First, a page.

Banking for marijuana businesses has been fraught with legal perils. As Los Angeles marijuana business attorneys can explain, this stems primarily from the fact that no matter how many states allow marijuana, the Department of Justice continues to consider the drug unlawful according to federal law, which puts banks in the legal cross-hairs, thanks to money laundering statutes. That’s why despite being a multi-billion dollar industry, only 30 percent of cannabis businesses have access to banking.
That may be changing, though the pace will truly depend on how aggressively the federal government pursues violators pursuant to federal law. The Anchorage Daily News reported a credit union plans to launch a pilot program intended to extend banking and checking services to marijuana-related businesses that otherwise operate largely in cash. As noted by the credit union’s CEO, the lack of financial services for cannabis companies has resulted in essentially a cash crisis for marijuana businesses as well as a safety issue for local communities, as these locations may be targeted for strong arm robberies.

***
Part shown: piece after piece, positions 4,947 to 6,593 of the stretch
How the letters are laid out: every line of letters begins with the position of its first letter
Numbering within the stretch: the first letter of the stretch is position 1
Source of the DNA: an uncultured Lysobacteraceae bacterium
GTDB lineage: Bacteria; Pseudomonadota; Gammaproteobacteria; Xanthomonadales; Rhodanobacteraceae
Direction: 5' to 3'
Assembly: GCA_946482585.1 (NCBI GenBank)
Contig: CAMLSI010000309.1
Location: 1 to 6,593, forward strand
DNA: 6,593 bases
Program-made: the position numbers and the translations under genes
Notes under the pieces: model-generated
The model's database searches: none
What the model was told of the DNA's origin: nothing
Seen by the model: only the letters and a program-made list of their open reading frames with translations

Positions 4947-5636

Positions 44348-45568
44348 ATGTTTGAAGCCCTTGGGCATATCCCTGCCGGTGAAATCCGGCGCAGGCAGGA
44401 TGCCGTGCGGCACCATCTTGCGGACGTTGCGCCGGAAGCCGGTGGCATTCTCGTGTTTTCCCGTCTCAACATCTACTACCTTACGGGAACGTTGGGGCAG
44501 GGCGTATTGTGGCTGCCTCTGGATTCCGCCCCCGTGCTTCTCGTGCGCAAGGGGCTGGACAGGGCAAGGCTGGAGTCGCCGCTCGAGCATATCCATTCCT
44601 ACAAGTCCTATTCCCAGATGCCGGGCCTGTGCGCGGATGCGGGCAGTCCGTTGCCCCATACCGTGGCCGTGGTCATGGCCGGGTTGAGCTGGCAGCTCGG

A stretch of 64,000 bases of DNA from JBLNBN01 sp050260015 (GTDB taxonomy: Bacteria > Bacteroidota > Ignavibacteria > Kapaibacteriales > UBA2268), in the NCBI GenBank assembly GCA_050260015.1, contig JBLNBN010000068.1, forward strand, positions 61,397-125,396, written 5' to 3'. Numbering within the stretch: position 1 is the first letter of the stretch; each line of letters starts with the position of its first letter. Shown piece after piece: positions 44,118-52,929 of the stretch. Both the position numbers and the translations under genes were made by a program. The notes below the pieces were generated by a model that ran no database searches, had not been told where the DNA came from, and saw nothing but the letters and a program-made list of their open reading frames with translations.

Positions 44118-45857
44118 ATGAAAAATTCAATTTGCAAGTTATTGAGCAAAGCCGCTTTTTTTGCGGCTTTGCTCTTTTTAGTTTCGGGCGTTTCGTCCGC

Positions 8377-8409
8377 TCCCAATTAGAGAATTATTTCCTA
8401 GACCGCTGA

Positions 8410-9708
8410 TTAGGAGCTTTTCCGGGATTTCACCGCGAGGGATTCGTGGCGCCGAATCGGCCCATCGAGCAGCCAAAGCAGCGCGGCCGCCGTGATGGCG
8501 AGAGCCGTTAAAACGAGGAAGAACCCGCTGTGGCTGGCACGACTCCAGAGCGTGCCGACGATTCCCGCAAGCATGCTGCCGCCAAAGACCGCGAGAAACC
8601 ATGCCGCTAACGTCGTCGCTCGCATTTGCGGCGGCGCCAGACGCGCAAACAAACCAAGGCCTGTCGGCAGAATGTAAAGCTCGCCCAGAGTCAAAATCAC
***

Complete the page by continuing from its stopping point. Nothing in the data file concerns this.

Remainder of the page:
Alaska, like California, allows marijuana cultivation, sale and possession for recreational purposes, and has done so since 2014. Yet as retailers have cropped up throughout the state, they face problems similar to those in this state, which is they must operate in cash and owners have even had their personal bank accounts abruptly closed. The credit union says it hopes to address this market need and also improve community safety by giving cannabis companies another option besides cash-only operation. Just in Alaska alone, the industry is handling some $1.5 million monthly – all in cash, according to local media. Continue reading